The Ever Given can carry up to 20,000 TEU of cargo on board. Unless the ship is freed the container cargoes cannot safely proceed to its final port in Rotterdam.
The efforts to refloat the ship and to undertake any repairs so that the ship and cargo can safely continue its voyage will form part of general average.
General average is part of the law of the sea founded on equity. It formed part of the Rhodian law, was based in earlier custom and existed many centuries before the existence of marine insurance. Rhodian law provided that, when cargo was thrown overboard to lighten a vessel, that which had been given for all had to be replaced by the contribution of all.
The most often cited legal definition of “general average” is “all loss which arises in consequence of extraordinary sacrifices made or expenses incurred for the preservation of the ship and cargo losses within general average, and must be borne proportionately by all who are interested.”
The cargo insurance of these container cargo on board is covered by the marine insurance cover using the English Forms, as above. See Clause:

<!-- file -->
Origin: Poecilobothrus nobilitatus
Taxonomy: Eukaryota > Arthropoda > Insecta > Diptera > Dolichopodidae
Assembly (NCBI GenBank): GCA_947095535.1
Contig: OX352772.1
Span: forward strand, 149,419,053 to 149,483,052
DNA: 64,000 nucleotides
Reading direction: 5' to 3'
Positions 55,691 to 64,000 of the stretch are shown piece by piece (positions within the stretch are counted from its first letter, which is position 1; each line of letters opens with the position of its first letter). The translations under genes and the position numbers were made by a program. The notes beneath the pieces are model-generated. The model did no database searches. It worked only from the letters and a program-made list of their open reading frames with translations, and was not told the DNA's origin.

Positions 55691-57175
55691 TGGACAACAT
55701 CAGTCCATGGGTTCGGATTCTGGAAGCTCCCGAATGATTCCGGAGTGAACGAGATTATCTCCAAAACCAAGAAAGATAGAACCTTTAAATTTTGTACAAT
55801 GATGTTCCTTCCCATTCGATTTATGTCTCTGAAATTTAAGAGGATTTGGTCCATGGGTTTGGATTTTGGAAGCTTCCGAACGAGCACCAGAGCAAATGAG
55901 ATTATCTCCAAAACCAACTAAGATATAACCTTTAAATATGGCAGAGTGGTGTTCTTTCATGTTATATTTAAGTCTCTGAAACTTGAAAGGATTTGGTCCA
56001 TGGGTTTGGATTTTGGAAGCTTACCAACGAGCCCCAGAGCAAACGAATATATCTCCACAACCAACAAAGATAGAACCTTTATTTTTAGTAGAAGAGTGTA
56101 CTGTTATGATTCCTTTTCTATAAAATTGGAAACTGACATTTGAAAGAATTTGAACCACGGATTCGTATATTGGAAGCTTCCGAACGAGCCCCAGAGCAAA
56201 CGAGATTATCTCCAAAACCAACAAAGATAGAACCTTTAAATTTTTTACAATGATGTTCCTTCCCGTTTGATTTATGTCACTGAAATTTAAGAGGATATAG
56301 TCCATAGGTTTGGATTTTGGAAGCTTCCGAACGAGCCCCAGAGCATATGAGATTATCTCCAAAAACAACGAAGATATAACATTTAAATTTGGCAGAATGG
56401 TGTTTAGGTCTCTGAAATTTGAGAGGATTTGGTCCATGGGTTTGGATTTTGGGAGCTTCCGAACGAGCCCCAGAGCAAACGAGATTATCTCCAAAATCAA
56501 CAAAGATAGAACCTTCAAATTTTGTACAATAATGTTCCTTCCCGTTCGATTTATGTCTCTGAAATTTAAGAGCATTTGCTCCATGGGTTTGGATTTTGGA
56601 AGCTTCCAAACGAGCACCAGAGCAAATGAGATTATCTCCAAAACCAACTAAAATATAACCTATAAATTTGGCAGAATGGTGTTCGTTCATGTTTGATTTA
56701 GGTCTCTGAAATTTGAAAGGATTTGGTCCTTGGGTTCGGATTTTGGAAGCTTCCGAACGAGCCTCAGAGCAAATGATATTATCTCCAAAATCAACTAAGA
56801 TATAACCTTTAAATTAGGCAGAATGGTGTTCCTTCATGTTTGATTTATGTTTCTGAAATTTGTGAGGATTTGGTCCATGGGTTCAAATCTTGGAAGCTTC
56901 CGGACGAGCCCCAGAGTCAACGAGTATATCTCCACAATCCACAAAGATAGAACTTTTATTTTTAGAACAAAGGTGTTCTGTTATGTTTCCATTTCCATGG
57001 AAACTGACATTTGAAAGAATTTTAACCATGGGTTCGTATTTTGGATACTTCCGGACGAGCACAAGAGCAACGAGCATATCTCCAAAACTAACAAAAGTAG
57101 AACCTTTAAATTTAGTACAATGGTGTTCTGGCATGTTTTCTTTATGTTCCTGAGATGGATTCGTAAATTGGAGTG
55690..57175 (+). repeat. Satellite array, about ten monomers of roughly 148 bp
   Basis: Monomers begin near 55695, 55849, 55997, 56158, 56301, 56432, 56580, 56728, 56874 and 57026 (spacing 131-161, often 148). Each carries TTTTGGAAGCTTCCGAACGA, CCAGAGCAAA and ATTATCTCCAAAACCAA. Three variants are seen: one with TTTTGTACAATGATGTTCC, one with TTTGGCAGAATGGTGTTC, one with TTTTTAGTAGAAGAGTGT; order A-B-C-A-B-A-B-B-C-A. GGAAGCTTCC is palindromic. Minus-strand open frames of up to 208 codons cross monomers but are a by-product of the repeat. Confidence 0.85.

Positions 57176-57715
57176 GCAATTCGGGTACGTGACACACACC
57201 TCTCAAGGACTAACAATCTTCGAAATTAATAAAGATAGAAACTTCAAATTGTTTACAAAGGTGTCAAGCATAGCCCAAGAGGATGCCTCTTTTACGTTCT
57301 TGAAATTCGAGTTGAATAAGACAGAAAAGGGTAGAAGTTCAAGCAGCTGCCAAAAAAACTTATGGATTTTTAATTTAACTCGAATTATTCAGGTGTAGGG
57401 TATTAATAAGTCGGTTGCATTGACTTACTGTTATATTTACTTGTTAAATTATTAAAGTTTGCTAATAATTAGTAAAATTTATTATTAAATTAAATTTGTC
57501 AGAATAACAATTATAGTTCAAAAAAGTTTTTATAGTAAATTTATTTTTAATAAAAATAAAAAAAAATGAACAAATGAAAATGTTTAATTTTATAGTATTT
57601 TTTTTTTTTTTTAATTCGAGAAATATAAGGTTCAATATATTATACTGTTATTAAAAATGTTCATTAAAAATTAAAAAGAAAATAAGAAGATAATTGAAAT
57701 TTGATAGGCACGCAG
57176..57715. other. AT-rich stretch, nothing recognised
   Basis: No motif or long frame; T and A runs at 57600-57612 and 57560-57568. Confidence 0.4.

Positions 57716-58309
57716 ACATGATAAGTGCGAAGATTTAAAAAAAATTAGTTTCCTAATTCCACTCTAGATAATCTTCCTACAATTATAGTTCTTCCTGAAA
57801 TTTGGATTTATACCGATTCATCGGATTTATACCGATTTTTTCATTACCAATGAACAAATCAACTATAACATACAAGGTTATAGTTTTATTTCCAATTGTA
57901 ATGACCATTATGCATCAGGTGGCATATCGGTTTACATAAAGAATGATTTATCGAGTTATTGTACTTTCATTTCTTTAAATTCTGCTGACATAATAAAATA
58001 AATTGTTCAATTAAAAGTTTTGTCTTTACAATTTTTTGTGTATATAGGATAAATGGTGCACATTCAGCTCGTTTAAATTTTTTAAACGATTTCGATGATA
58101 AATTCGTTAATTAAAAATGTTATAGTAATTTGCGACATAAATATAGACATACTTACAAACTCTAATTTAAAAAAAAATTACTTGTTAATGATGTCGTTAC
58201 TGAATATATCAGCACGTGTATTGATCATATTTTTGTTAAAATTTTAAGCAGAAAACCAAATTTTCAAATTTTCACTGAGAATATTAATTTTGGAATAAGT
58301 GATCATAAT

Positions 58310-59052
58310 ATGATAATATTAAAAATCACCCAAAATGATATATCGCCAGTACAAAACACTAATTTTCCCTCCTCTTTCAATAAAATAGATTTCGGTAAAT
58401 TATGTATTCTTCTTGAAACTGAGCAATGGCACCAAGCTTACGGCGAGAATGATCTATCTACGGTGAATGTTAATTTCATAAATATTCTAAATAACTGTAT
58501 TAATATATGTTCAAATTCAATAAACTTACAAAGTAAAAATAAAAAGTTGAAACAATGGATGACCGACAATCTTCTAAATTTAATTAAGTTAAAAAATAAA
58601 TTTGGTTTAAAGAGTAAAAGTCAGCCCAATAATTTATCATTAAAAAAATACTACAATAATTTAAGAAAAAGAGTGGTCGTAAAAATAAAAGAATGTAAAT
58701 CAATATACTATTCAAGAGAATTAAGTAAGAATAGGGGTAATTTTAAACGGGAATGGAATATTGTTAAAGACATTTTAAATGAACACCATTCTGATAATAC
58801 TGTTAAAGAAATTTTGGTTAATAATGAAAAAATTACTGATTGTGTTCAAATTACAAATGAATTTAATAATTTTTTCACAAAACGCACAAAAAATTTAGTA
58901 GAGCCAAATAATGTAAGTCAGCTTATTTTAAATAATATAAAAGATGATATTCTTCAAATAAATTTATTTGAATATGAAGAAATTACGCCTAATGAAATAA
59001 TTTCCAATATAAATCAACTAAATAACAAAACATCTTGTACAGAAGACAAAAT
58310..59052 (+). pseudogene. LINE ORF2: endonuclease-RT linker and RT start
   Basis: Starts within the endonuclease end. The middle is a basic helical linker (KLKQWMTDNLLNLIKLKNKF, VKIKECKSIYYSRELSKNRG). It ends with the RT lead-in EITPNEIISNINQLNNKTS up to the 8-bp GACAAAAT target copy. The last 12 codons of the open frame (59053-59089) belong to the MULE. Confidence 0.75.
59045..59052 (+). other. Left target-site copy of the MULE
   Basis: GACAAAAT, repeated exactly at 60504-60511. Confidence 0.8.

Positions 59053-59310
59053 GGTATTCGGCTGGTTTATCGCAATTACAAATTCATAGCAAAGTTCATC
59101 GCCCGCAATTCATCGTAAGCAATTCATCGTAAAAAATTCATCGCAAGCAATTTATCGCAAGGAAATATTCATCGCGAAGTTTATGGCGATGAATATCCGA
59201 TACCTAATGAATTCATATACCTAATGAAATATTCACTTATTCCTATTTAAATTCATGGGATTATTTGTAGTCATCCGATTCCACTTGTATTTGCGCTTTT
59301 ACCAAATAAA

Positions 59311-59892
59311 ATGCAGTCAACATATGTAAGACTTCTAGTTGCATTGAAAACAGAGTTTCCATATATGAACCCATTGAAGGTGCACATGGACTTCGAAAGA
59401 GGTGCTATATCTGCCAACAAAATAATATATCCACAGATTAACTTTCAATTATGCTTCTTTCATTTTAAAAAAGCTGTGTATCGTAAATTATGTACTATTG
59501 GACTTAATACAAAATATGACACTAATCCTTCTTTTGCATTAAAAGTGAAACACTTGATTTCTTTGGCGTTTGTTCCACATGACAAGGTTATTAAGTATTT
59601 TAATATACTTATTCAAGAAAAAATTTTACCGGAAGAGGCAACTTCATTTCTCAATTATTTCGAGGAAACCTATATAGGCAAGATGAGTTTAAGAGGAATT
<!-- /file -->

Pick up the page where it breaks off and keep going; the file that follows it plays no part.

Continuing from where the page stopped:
2. This insurance covers general average and salvage charges, adjusted or determined according to the contract of carriage and/or the governing law and practice, incurred to avoid or in connection with the avoidance of loss from any cause except those excluded in Clauses 4, 5, 6 and 7 below.
Lessons can be learned from the Malaysian Federal Court decision of Fordeco Sdn Bhd v PK Fertilizers Sdn Bhd. The Court held that four elements are essential to establish a contract of salvage (as opposed to a contract for the provision of towage, pilotage or the carriage of goods):
(i) there should be a recognised subject matter; (ii) the object of salvage should be in danger at sea; (iii) the salvors must be volunteers; and (iv) there must be success by either preserving or contributing to preserving the property in danger.
In the case, the vessel was on a voyage from Ain Sukhna, Egypt to Lahad Datu, Sabah, carrying a cargo of about 22,000 metric tonnes of rock phosphate in bulk. The vessel grounded on coral rocks, and both the vessel and the cargo were in peril. The cargo was owned by PK Fertilizers Sdn Bhd (‘the cargo owner’) who was the plaintiff in the High Court and the respondent in the Court of Appeal and before this Court.
The mode of rescuing the stranded vessel was to lighten it, so that it could be refloated and continue on its journey. The lightening of the vessel in turn meant that cargo had to be offloaded. It could not simply be jettisoned because that would give rise to marine pollution. The cargo had to be offloaded onto other vessels in order to lighten the load on the vessel.